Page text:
API Gateway allows for creation and managing APIs. API Gateway is situated between applications using the API and services that implement the functionality of the API.
In our case, the API Gateway implements a REST API POST method. The Sagemaker Notebook calls the POST method with an image and triggers the Lambda, and after successful inference, the method returns a body containing the annotated image.
Lambda is a FaaS service within AWS for running code using a specific runtime.
Our Lambda code (deployed as image on Amazon ECR) connects several components with the following functionality:
- Inquiries Sagemaker for prediction
- Writing annotated image to the s3 bucket
- Writing metadata and annotated image to RDS
- Passing the annotated image back to API Gateway
The relation database of Amazon is Amazon RDS.
Our use for RDS is to save the metadata of the input images and their Sagemaker inferences.
Infrastructure as Code (IaC), What's in a Name?
Readers familiar with AWS Cloudformation might have heard of IaC. Terraform's functionality is somewhat similar to Cloudformation, but Cloudformation is only for AWS. Terraform is cloud agnostic and can be used to provision infrastructure on other major cloud platforms.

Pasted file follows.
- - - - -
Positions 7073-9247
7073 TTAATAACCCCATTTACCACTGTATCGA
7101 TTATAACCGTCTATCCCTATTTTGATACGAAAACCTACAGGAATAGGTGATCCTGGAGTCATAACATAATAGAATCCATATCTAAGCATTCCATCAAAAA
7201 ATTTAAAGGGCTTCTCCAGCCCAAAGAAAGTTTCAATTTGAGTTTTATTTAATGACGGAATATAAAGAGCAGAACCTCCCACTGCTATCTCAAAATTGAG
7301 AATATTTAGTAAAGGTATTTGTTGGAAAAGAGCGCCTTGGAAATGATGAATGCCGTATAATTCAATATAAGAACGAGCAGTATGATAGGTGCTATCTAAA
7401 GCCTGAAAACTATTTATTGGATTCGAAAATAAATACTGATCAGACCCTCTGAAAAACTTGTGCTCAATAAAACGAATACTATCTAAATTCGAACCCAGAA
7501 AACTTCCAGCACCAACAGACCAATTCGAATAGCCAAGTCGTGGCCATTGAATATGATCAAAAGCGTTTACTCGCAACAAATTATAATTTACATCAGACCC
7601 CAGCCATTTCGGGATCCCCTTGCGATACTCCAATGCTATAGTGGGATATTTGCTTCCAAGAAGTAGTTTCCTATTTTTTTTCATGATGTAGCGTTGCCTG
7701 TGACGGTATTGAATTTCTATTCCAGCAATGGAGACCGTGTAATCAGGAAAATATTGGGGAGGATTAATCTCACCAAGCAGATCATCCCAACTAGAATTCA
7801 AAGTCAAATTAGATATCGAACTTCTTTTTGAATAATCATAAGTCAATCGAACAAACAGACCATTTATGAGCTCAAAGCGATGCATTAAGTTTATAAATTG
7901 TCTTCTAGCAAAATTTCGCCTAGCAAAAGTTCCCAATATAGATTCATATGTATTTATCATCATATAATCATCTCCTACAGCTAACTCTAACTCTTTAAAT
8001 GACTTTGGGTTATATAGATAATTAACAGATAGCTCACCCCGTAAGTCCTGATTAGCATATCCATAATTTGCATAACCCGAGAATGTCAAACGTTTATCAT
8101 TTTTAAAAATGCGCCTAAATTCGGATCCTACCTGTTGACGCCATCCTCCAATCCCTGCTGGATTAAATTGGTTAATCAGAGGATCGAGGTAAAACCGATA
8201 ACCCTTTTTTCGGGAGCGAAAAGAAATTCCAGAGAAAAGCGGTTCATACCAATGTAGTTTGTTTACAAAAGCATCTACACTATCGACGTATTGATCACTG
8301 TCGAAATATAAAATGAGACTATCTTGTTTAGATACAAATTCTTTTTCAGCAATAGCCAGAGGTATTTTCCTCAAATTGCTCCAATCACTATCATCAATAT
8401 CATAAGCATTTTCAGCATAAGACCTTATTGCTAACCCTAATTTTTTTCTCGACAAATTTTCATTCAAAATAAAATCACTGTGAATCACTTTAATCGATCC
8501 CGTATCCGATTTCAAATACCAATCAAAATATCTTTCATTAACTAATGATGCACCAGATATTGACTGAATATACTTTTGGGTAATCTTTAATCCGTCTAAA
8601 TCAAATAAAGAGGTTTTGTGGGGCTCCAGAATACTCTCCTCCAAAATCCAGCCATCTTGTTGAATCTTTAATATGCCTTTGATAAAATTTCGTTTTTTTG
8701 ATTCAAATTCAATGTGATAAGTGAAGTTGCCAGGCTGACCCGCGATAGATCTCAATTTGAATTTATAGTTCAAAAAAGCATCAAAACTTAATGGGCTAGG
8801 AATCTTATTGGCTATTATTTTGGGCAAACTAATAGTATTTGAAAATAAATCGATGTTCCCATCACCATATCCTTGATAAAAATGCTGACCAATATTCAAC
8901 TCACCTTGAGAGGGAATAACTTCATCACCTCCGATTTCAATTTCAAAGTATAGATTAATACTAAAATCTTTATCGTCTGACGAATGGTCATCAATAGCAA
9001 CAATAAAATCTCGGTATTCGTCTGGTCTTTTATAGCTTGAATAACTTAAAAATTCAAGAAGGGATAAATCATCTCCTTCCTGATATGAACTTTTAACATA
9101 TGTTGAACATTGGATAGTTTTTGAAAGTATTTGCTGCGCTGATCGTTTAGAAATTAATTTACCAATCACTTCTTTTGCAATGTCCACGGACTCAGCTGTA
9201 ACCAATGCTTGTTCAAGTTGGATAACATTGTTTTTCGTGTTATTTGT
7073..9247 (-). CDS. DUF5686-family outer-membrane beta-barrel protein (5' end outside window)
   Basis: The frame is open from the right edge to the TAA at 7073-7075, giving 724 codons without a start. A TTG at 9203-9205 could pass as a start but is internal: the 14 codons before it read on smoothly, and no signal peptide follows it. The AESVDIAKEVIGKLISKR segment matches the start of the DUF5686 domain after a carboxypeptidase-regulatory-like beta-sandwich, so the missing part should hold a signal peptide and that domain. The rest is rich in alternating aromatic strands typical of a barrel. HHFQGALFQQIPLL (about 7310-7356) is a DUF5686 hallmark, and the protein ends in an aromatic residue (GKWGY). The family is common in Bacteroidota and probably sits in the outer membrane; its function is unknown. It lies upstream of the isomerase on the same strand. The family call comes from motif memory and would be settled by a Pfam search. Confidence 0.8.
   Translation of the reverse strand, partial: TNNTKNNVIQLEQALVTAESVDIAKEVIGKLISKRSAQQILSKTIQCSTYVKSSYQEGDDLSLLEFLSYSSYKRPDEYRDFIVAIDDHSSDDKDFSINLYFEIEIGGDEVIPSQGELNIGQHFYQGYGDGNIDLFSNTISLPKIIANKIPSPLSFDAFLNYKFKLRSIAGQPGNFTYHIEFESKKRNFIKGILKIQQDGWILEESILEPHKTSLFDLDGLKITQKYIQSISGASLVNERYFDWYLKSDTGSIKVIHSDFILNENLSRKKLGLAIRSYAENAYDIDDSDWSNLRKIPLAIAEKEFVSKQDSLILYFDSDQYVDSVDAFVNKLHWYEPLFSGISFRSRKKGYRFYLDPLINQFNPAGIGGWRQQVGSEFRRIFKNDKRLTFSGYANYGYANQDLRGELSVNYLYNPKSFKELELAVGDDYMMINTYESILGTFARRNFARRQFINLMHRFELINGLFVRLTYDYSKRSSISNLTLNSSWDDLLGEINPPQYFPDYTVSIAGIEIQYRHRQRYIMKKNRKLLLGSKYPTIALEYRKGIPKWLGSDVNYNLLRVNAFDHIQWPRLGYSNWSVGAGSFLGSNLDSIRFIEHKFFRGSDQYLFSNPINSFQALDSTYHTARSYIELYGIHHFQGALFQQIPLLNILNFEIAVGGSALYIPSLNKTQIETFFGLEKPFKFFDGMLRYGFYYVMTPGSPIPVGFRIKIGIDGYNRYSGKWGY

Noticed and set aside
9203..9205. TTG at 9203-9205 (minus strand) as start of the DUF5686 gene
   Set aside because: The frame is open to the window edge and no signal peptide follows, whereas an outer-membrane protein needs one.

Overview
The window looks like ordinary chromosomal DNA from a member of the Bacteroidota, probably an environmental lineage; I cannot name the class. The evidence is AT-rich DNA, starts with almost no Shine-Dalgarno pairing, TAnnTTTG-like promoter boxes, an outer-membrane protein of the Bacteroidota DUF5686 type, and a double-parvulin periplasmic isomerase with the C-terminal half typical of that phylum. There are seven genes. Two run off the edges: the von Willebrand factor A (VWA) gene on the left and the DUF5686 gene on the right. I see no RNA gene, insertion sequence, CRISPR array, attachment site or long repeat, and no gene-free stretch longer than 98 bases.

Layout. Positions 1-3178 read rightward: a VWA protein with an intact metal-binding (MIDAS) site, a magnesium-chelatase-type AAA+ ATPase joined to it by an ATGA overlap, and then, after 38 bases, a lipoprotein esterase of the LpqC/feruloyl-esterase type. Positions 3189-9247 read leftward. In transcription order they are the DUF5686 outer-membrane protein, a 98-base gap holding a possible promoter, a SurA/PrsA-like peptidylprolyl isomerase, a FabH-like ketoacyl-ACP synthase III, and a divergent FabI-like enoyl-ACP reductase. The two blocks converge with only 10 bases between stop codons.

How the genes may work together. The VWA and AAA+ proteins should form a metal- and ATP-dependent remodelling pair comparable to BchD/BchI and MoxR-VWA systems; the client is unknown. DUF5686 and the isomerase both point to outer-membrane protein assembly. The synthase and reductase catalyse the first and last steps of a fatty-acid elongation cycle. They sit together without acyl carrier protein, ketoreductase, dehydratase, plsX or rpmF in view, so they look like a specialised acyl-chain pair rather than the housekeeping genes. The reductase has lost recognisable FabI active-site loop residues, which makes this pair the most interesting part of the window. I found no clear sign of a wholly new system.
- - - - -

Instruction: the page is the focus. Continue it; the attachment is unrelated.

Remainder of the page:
All of the above AWS services and their configurations can be specified in Terraform as code. Instead of creating all those components manually using the AWS Console, Terraform eases the process of deploying infrastructure on AWS by writing declarative code which represents resources and their configurations. It also links those resources to physical resources on AWS (state file), so it can detect changes in code and adjust the physical resource accordingly.
When working with multiple people on a Terraform project, it is recommended to perform what is called a bootstrap. The bootstrap consists of two operations:
- Saving the state file in a s3 bucket, so that the state file can be accessed by your teammates.
- Saving a lock in a DynamoDB table. The lock ensures that only one person can modify the resources listed in the state file to prevent inconsistencies.